E. R. Swanson

Peer Reviewed

Abstract: Omega is a very Long-Range, Very Low Frequency (VLF)radio navigation system which will provide global coverage for ships and aircraft. Present Omega coverage provides signals which are already the most widely distributed radio navigation aids in the world. A worldwide network of eight stations is planned for completion within the next few years and will provide redundant global coverage. Omega concepts are presented together with the transmission format and station placement. Practical marine navigation is discussed including the use of various charts and tables available from the U.S. Naval Oceanographic Office. Realizable accuracy of one to two nautical miles id demonstrated. Omega derives not only its accuracy and reliability but also its limitatiosn from the characteristics of VLF radio propagation which are related to practical Omega navigation. Ambiguities and methods of ambiguity resolutio are discussed. Emphasis is placed on continuity of tracking because of characteristically high system reliability. Special features such as rendezvous accuracy and differential acuracy are discussed. Special applications such as oceanographic survey or velocity determination are mentioned. Advantages for traffic control usign a system such as OPLE or PLACE are discussed as are special shorter range systems useful for higher than nominal accuracy, such as micro-Omega.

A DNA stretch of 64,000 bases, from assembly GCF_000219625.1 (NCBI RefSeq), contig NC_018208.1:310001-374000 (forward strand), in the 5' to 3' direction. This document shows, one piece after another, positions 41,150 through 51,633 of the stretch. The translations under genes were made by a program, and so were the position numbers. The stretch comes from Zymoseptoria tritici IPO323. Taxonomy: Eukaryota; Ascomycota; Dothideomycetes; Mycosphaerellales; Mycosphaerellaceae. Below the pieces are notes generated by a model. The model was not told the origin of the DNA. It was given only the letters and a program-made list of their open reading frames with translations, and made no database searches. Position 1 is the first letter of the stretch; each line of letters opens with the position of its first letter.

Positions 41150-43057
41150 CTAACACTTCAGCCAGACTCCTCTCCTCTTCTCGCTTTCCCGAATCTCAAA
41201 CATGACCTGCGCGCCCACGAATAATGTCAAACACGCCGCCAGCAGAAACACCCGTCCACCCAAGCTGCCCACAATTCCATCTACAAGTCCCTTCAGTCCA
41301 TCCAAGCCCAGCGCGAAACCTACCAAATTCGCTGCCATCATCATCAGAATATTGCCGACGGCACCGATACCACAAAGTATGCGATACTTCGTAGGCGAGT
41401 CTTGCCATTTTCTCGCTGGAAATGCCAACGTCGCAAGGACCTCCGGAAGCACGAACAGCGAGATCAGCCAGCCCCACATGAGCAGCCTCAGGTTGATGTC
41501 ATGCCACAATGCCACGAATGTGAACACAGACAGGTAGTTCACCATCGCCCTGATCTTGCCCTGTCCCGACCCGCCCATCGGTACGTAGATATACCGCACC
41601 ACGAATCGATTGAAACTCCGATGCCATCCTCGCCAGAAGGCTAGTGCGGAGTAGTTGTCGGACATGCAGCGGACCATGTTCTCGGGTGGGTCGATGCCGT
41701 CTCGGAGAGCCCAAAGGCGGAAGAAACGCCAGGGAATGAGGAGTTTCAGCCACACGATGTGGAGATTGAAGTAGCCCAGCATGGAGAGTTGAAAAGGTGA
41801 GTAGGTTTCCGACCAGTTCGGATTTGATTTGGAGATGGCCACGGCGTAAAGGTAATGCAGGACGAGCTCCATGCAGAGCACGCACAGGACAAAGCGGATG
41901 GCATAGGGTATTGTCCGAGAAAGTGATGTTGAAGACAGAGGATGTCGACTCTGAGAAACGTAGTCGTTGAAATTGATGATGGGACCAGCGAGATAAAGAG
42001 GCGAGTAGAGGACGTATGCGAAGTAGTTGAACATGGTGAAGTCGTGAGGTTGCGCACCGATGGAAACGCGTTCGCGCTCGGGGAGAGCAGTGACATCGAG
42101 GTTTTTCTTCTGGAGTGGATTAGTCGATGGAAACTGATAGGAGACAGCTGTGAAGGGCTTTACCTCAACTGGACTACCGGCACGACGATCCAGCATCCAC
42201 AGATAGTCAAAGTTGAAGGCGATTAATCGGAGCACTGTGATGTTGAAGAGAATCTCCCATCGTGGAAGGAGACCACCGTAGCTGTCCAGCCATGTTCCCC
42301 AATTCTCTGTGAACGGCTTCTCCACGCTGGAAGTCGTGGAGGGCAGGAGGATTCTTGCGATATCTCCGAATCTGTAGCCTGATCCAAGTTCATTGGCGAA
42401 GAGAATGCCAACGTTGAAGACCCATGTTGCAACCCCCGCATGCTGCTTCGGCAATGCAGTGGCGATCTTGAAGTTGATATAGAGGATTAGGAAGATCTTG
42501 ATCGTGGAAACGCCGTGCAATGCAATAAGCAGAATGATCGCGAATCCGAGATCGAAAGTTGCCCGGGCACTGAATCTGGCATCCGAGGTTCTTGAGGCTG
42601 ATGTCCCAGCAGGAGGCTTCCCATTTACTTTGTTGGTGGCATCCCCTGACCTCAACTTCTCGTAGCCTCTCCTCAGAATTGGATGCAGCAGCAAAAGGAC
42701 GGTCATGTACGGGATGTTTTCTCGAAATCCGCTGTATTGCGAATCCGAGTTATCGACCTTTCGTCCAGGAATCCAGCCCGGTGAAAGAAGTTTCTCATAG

Published in: NAVIGATION: Journal of the Institute of Navigation, Volume 18, Number 2
Pages: 168 - 175
Cite this article: Swanson, E. R., "OMEGA", NAVIGATION: Journal of The Institute of Navigation, Vol. 18, No. 2, Summer 1971, pp. 168-175.
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